The problem is that it’s not available on Windows XP.

How much of the market does XP still account for though?  A good chunk.

image

source: http://www.w3schools.com/browsers/browsers_os.asp

Windows 7 adoption is clearly gaining momentum, but 32.8% is a lot of machines baby.  That’s 32.8% of people who don’t have the option to install IE 9.

They still have IE 8 though, right?

IE 8 Isn’t Much Better Than 7 For HTML5

image

That right there is the Modernizr output in IE 8.  If you aren’t familiar with Modernizr, it’s a feature detection library that tells you what the browser is capable of.  It puts a “no-“ in front of a feature if the browser doesn’t support it.

Just for a frame of reference, let’s look at the output from IE 9.

image

That’s a WHOLE lot better.  A few no’s in there, but quite a lot of stuff supported.

IE 9 does not run on XP.  XP Users must go to another vendor to get an HTML5 browser.  They cannot get it from Internet Explorer.  This forces people to go to something like Chrome or FireFox and as we discussed earlier, most people in the enterprise don’t have the luxury of using whatever browser they want.  They are going to be forced to use IE by policy.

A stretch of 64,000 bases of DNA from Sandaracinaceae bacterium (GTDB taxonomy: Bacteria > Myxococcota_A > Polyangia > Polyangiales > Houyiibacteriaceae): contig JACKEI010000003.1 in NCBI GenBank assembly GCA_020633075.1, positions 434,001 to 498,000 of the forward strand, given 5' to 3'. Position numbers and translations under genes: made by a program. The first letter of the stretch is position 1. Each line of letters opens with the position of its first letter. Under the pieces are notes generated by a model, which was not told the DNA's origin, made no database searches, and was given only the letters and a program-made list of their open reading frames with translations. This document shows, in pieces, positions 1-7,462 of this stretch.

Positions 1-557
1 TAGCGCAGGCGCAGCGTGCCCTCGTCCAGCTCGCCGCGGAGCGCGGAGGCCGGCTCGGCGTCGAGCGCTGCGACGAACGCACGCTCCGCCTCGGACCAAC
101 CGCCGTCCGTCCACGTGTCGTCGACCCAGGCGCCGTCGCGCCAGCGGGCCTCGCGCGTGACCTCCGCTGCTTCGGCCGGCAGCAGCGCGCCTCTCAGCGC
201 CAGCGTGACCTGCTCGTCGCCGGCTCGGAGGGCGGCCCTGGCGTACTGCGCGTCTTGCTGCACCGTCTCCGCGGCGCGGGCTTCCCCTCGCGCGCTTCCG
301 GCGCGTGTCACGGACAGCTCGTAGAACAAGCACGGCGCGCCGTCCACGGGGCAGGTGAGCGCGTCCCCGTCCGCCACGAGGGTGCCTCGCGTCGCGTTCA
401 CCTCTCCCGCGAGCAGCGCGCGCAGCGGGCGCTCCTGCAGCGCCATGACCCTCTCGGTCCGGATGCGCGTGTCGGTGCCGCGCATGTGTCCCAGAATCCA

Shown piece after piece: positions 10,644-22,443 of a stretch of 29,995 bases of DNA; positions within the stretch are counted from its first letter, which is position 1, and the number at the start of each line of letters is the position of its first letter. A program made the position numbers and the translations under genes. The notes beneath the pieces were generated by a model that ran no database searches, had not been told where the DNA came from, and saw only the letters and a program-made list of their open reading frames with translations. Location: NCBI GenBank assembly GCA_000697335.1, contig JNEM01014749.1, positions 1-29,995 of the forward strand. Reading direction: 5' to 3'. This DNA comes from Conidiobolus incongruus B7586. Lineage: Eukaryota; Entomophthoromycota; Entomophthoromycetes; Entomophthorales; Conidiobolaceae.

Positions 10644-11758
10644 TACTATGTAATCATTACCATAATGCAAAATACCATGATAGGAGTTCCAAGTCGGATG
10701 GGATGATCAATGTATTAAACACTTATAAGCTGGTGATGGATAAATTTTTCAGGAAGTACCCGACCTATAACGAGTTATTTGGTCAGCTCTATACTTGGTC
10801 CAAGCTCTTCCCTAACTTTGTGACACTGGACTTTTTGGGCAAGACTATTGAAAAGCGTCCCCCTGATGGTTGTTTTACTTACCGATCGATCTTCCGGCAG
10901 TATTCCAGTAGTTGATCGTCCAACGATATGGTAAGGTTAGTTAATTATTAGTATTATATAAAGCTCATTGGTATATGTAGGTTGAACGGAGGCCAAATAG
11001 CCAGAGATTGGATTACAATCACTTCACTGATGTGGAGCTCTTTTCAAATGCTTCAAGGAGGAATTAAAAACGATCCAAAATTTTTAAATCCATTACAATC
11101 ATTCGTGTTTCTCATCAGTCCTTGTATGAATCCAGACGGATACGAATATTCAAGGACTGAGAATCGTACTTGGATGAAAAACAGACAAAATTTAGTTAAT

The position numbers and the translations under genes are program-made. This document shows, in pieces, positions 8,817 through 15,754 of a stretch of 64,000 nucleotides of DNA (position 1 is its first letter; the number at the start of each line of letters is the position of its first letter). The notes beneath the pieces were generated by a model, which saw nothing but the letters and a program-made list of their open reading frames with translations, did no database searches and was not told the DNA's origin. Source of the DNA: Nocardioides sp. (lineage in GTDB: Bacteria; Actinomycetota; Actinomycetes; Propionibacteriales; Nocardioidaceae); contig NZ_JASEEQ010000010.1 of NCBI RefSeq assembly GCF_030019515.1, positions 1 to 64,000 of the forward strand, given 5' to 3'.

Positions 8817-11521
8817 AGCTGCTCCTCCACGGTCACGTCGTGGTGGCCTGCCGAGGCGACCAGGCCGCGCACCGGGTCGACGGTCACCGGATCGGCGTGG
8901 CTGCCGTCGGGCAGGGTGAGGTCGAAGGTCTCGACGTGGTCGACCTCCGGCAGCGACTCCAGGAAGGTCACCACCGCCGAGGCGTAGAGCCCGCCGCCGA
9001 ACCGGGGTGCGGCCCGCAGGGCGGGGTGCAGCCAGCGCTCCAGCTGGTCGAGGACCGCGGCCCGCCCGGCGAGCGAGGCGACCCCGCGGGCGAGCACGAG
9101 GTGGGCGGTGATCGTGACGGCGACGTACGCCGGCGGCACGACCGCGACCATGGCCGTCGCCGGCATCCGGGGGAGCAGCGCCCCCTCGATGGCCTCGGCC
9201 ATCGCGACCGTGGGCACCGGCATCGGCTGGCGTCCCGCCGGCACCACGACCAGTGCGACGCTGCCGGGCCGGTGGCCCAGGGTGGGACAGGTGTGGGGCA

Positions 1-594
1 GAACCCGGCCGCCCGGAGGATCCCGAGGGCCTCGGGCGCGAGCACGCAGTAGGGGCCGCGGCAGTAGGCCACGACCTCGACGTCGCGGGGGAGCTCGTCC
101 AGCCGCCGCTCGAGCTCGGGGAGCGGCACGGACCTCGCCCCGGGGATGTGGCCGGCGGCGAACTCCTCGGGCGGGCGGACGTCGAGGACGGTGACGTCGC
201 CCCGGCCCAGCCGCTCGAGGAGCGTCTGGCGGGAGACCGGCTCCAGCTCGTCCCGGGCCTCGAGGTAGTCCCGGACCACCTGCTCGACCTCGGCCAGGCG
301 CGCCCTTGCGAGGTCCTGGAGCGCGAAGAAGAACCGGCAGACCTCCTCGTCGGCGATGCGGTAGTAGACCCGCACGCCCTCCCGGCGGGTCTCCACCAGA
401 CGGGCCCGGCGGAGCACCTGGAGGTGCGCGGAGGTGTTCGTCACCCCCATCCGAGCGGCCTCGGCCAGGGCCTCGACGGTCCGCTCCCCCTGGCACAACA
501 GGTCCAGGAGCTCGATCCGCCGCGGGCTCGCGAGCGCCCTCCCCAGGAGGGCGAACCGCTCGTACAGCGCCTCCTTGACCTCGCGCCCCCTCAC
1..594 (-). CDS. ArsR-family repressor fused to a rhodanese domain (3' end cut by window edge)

The good news is that we can polyfill most of what’s missing in IE 8 without a whole lot of effort.

More Good News – IE 10 Looks Great!

Microsoft continues to make remarkable headway with IE in terms of implementing emerging HTML5 standards.  IE 10, while only available currently on the Windows 8 preview, has broad support for HTML5 and is really a strong contender in the modern browser space.  You can checkout what Microsoft is doing in terms of prototyping new features for HTML5 and what they are implementing on their labs site.

A Step In The Right Direction

It is definitely a step in the right direction.  The problem is that IE and it’s versioning is such a problem not only for users, but for Microsoft as well.  They cannot stop it and have to support it.  It’s really a pickle we find ourselves in with regards to emerging web standards and the state of the web browser.

Chrome has infinite versioning, or maybe “irrelevant versioning” is a better term.  It’s a browser that is constantly up to date.  It never has a chance to become an old platform that doesn’t port to newer versions.

The IE team has an aggressive release cycle ahead of them, but each version will be independently supported for 10 years.

Old IE versions are a problem. Microsoft's move to more aggressively upgrade users is a welcome improvement, but it does not fix the long-term cycle of IE adoption/obsolescence. Hopefully this is just the opening salvo to even more efforts from Microsoft to get the world out of the browser Dark Ages.


Burke Holland is the Director of Developer Relations at Telerik
About the Author

Burke Holland

Burke Holland is a web developer living in Nashville, TN and was the Director of Developer Relations at Progress. He enjoys working with and meeting developers who are building mobile apps with jQuery / HTML5 and loves to hack on social API's. Burke worked for Progress as a Developer Advocate focusing on Kendo UI.